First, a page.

- Niagara Falls has suffered from poor fiscal management for years under the current administration. This mismanagement has brought us to the brink of financial ruin, and culminated in the confrontation of facts at the 2019 budget sessions.
Since 2008, City Hall has used over $90 million in casino funds and $25 million in reserves to pay for basic city services. From 2012 to 2017, city government expenses have exceeded budgeted revenues in 5 out of 6 years (the only year that was not the case was the settlement of the first State-Seneca dispute).
Our recurring deficit has resulted in the downgrading of our bond rating, and failed audits have exposed serious deficiencies in the ability of City Hall to manage resources effectively and efficiently. As auditors identify mismanagement within certain departments, resulting in the use of reserve funds to fix the mess, City Hall continues to care little for how such departmental behavior impacts us all. Each year, we face a budget crisis with threats of draconian cuts to services, tax increases or poorly explained fees for services… services for which we also pay taxes.
Our dependency on casino funds to balance our budget has been criticized by state audits and constantly decried by businesses and residents, resulting in a failed fiscal policy that, for the second time in five years, finds us again begging for a lifeline just to stay solvent. We need to look for new and recurring revenue sources which are legitimate possibilities to expand the revenue needed to provide necessary services.
- Niagara Falls cannot withstand any further mismanagement and wasteful spending.
There are many missed opportunities to direct federal, state and local revenues to benefit all of our community and not just for those projects that provide political advantages. In my time working with the NYS Office of the Medicaid Inspector General (OMIG), I was charged with finding wasteful and fraudulent spending practices by Medicaid service providers. During my service at OMIG I uncovered over $3 million in waste and fraud. I was able to do it then, and I will bring that effort to City Hall.
During my time on the Niagara Falls School Board, I have pushed for new sources of revenue to be used for the improvement and repair of our buildings and properties. These revenue sources do not tax residents. Working with the other board members, I have been successful in bringing this idea to reality.
As I worked collaboratively with other board members, the Niagara Falls School District has been successful in strengthening its financial position and earning an upgrade in the school district bond rating. The school district exists in the same financial environment as city government and the school district has been able to achieve this stability. In other words, it can be done at the City level. We just need the right leadership to make it happen.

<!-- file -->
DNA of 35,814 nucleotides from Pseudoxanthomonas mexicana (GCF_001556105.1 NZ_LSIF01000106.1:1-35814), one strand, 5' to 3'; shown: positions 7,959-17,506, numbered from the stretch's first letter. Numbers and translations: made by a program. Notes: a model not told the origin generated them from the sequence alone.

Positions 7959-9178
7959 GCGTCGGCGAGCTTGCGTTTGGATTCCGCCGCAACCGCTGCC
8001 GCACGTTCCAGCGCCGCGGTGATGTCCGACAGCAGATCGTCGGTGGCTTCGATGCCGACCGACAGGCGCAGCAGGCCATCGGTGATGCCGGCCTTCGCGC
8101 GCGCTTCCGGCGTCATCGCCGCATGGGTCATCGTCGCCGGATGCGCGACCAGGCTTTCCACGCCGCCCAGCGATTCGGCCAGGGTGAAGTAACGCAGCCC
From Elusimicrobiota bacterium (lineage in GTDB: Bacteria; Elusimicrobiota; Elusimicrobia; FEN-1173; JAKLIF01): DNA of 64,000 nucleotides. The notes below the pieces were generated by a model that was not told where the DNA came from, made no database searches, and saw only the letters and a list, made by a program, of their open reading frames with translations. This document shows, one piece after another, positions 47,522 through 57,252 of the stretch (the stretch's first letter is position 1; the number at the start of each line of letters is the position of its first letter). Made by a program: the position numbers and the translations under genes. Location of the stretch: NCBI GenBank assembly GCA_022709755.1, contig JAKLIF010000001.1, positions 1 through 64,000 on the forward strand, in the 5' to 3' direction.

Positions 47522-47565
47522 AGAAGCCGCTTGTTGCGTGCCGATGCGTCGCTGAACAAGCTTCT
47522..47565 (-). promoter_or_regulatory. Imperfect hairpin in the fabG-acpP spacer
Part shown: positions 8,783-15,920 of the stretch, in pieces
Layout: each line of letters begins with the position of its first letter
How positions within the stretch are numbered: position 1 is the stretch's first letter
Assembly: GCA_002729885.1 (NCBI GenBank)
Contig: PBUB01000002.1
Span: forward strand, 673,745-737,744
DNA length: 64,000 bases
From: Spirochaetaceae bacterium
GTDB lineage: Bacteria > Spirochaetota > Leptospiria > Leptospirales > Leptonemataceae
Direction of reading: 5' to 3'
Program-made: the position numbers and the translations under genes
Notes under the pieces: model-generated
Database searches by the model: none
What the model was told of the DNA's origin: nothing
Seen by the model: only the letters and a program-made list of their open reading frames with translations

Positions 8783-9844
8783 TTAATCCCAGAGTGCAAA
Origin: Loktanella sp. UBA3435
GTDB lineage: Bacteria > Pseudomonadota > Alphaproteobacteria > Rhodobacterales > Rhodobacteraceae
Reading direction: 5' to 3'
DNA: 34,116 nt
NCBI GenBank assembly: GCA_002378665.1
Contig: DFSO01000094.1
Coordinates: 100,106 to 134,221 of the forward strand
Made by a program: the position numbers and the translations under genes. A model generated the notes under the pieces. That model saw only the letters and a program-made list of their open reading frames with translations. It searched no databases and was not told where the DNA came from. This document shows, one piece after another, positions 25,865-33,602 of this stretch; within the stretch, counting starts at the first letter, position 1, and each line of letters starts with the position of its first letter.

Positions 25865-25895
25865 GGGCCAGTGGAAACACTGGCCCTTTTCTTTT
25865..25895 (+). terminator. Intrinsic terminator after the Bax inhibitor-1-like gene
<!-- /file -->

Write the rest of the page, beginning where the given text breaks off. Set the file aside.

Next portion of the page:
There is a better way to administer government and I have participated, with my fellow board members, in showing our community a better way.
We can fix this mess.
- As mayor, management of the budget will begin on my first day in office and will continue every day of my term. It isn’t prudent to avoid a review of the city budget until the time comes to discuss the budget for the next year.
It is even less effective to do so without involving other elected officials in the process. These are not election year ideas. In 2014, I presented some ideas for better fiscal/budget management to the Niagara Reporter, including monthly city budget reviews and council committees to bring all of elected officials into the process earlier, in order to develop a solid financial plan for our city government.
For once, Niagara Falls needs leadership that understands the value of balancing revenues and expenses. I have not been a full time political appointee for my entire work career. In fact, I have maintained my professional law practice in Niagara Falls since 1986, and I know how important it is to maximize revenue and control expenses.
I recognize that it is important to pay attention to this every day in order to have a profitable business. While I appreciate that government is not a “for profit” business, that does not eliminate the need for effective and efficient fiscal management.
Look out your front door, in your neighborhood or in various sections of the city. Have we received the benefits of over $90 million in spent casino revenue?!
I recognize that the city faces some hard choices. I have had to confront hard choices in the past and have been successful in getting through those instances. I can promise that as mayor of our city, I will listen to all segments of our community; it’s what I have been trained to do. Together, I know we can find a brighter future for Niagara Falls.